Lateral ankle sprains are the most common type of ankle sprains. These sprains happen after an inversion injury or inward rolling of your foot on your ankle and affect the ligaments on the outside of your ankle. They most commonly occur in sports, especially seen in basketball and football, but also can occur in everyday activity. The lateral ankle is composed of three major ligaments, the anterior talofibular ligament (ATFL), the calcaneal fibular ligament (CFL), and the posterior talofibular ligament (PTFL). There are varying degrees of severity of ankle sprains, but the most commonly injured ligament is the ATFL.
Certain people are more prone to ankle sprains than others, especially those with a higher arch foot or those who have had a severe or multiple sprains in the past. It is normal after suffering from a sprain to have varying levels of swelling and bruising. The most important thing following a sprain is over the first 24-72 hours to practice the pneumonic RICE. RICE stands for rest, ice, compression, and elevation. Studies also show that initiation of early range of motion is key in the recovery process. Once the swelling goes down, then strengthening of the muscles around the ankle joint should be initiated to help prevent chronic ankle instability. Taping, bracing, and balancing exercises also can help in preventing re-injury. Most people start to feel better after a sprain over a couple of days, but in the case of severe sprains this could take several weeks to recover. If you develop a sprain that is not improving over a couple days, especially if you have followed the pneumonic RICE, then make sure you schedule an appointment with your doctor.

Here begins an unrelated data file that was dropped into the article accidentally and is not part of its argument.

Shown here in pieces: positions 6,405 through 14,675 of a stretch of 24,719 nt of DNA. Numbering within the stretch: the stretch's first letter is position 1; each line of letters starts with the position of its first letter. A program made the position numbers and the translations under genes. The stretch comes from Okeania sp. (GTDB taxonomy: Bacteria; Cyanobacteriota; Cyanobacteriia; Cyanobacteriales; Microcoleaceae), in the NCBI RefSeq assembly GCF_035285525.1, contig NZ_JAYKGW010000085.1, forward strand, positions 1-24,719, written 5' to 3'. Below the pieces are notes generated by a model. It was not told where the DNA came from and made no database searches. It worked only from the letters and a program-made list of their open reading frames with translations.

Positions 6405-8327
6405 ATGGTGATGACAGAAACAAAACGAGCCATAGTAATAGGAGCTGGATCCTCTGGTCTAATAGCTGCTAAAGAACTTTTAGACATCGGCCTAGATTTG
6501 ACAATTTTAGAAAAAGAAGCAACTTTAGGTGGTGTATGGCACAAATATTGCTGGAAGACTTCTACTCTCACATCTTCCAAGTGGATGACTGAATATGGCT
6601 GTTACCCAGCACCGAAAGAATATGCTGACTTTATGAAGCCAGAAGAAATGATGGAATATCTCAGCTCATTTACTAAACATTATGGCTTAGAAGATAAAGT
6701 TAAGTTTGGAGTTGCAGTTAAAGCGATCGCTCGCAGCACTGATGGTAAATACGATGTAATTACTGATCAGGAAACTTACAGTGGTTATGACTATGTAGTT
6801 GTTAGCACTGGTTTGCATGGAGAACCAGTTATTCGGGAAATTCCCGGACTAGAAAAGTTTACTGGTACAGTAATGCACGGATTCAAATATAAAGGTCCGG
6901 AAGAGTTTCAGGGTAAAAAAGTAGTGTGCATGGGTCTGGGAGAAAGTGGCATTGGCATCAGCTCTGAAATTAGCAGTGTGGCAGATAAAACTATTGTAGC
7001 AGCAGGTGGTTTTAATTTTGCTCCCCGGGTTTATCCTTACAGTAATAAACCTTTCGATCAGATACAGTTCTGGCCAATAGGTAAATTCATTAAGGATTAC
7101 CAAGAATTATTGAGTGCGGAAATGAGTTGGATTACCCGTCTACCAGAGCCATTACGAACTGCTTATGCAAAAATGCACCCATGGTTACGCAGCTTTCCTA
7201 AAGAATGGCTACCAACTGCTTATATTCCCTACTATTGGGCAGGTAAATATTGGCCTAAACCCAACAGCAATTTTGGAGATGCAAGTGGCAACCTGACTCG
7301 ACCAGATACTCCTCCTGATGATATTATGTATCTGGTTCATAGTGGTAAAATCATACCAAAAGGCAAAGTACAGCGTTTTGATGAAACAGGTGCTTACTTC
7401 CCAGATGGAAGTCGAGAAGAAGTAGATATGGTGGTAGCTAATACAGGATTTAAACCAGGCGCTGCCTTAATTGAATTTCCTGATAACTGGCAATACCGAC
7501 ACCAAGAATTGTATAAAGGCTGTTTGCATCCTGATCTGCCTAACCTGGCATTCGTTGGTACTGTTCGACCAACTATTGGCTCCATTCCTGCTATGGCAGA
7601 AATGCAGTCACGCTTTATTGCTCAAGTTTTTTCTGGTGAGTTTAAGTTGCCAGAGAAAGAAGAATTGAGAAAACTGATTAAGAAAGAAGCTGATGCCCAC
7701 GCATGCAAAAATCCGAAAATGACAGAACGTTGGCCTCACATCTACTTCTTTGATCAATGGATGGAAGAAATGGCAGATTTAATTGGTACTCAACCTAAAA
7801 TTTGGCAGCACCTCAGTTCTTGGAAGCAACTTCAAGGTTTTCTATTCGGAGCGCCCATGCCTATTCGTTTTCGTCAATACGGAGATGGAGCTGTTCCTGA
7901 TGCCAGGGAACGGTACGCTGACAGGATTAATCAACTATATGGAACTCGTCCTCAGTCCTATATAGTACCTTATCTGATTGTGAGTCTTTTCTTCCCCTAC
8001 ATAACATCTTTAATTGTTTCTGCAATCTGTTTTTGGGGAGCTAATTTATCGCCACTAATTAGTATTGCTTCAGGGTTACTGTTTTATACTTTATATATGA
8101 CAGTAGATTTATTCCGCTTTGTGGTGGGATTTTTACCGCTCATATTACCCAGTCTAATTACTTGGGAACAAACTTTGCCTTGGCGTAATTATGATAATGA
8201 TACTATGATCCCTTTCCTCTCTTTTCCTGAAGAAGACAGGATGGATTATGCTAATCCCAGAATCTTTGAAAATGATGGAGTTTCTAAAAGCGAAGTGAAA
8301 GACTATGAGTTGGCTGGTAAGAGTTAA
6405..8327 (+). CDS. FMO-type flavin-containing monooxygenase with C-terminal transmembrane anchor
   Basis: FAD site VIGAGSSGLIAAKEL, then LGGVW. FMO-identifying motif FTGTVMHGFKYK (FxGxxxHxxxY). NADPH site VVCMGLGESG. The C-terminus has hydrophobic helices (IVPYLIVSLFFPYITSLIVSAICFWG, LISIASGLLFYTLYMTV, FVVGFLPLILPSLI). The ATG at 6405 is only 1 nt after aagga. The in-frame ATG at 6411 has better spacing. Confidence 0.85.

-Dr. Colleen Law
Ligaments in the ankle bind bones and the ankle joint together, providing it with stability and limiting its lateral movement. Unlike strains, which are damage to the muscles, ankle sprains are injuries to the ankle’s ligaments, usually on the outside of the ankle. Damage to these ligaments is usually caused by a traumatic event – a fall, twist or impact – and can range in severity depending on whether the damaged ligament(s) is stretched, partially torn or completely torn.
You may be able to identify an ankle sprain because of a combination of symptoms, usually after a traumatic event. These include pain and soreness, swelling, bruising, difficulty or unsteadiness walking and stiffness in the joint. If you have had previous ankle injuries or weak ankles, it may not be surprising that you would sprain your ankle.
The bottom line with ankle sprains is that they must be treated in a proper manner. Without treatment, an ankle that was sprained can become weak and lead to chronic ankle instability. While these soft tissue injuries are often short of a tear, they still need to be immobilized for a number of weeks, depending on how bad of a sprain it is. Without visiting your podiatrist for a diagnosis, other related injuries or underlying conditions may go undetected leading to complications and further or prolonged injuries – like repeatedly spraining the same ankle.
Your podiatrist will most likely give you a walking boot in order to immobilize your ankle. A variety of treatment options are recommended for ankle sprains, including RICE and NSAIDs. Early physical therapy that works on your ankle’s range of motion will promote healing and increase the injured ankle’s rehabilitation. Surgery may be required in severe cases in which a ligament, or multiple ligaments, has been damaged. It is essential for the long-term health of your ankle that you find the proper treatment regimen for you injury.